The North Okanagan arts community has rallied to save a historic movie theatre in downtown Vernon after raising $100,000.
The Okanagan Screen Arts Society said its successful fundraising campaign means it will be able to make immediate, short-term repairs and required upgrades in preparation for a planned reopening of the historic cinema after Labour Day.
“The repairs include an immediate fix to the digital projector, fixing the auditorium lighting system, purchasing a new point-of-sale system, installing new seats in the theatre, and much-needed repairs to the bathrooms,” said society member Scott John.
The society also plans to launch a new website to sell tickets online, bringing the theatre into the digital age for the first time.
“It also gives the society enough breathing room to go through the transition period of taking over the lease and operations of the theatre,” John said.
The non-profit society is expected to take over the lease to the building on Aug. 1 when the current theatre operator retires.
Meanwhile, efforts are being made to secure further funding for other planned work.
“The next steps on the fundraising side will be to pursue several grant opportunities to match the great support we have received from the local community, both from individuals and businesses. If successful in those grants, we will be able to take on some larger renovation projects.”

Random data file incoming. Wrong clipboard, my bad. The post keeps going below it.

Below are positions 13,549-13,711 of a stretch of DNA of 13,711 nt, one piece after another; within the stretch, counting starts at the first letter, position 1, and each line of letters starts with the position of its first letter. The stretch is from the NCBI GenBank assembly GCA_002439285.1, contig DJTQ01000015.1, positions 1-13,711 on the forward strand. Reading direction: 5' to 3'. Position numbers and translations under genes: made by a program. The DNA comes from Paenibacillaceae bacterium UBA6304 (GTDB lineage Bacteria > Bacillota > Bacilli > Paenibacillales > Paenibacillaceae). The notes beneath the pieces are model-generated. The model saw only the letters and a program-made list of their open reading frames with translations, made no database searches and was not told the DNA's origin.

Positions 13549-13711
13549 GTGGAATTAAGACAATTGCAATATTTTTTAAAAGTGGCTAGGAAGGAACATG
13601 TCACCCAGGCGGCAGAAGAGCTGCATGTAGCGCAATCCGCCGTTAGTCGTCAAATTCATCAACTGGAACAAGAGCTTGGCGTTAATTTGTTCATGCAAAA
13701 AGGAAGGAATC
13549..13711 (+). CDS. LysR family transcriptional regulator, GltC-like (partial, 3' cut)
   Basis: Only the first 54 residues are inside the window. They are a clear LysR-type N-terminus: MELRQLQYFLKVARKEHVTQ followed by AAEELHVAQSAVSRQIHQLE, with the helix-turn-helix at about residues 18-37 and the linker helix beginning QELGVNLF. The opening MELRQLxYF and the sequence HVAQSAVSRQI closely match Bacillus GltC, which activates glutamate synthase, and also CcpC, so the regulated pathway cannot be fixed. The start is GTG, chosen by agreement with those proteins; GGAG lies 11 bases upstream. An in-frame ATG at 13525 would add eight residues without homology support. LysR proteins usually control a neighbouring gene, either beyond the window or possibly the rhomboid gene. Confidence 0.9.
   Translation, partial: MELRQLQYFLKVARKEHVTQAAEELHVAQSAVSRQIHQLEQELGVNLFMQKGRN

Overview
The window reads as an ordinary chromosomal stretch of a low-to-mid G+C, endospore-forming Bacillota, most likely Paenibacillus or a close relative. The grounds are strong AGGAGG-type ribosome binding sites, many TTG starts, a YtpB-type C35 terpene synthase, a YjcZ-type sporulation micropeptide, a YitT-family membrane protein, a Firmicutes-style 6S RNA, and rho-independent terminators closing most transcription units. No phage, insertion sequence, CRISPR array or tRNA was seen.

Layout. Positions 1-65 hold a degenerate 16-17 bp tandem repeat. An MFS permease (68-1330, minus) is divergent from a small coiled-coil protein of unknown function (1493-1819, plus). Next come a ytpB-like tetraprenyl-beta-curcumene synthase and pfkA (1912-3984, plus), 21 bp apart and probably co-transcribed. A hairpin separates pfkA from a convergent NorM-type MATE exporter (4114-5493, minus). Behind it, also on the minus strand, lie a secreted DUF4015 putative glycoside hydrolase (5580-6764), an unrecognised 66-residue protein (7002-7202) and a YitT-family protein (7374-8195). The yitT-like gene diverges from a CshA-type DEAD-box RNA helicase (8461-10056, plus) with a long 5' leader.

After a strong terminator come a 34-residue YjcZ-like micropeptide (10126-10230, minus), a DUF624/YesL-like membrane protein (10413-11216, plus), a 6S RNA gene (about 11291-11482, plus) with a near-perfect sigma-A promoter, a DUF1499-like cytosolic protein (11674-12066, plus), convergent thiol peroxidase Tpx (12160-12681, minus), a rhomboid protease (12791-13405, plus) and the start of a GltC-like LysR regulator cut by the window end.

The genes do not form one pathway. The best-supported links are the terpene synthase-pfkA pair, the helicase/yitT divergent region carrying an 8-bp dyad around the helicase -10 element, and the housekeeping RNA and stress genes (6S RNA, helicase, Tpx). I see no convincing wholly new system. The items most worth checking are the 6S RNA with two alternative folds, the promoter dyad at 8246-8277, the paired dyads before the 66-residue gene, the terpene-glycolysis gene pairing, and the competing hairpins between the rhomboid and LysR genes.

The theatre opened in 1929 as a dance hall and was converted into a theatre in 1939 called the Capitol, operated by Famous Players.
The theatre was also operated by Landmark Cinemas for a period of time.
According to the Vernon Towne Cinema website, the theatre was closed in the late 1990s and was reopened by Gerry Sellars as an independent second-run movie theatre.
Now the cinema is changing hands and has been given to the Okanagan Screen Arts Society.
With movie theatres opening across B.C. this week, operators are urging cinema lovers to visit once the theatre reopens its doors in September.
“We have heard repeatedly from the public that they love the Towne, but haven’t been there in years. We hope that by expanding the programming we will be able to appeal to more local groups and demographics,” said John.
-With files from Sydney Morton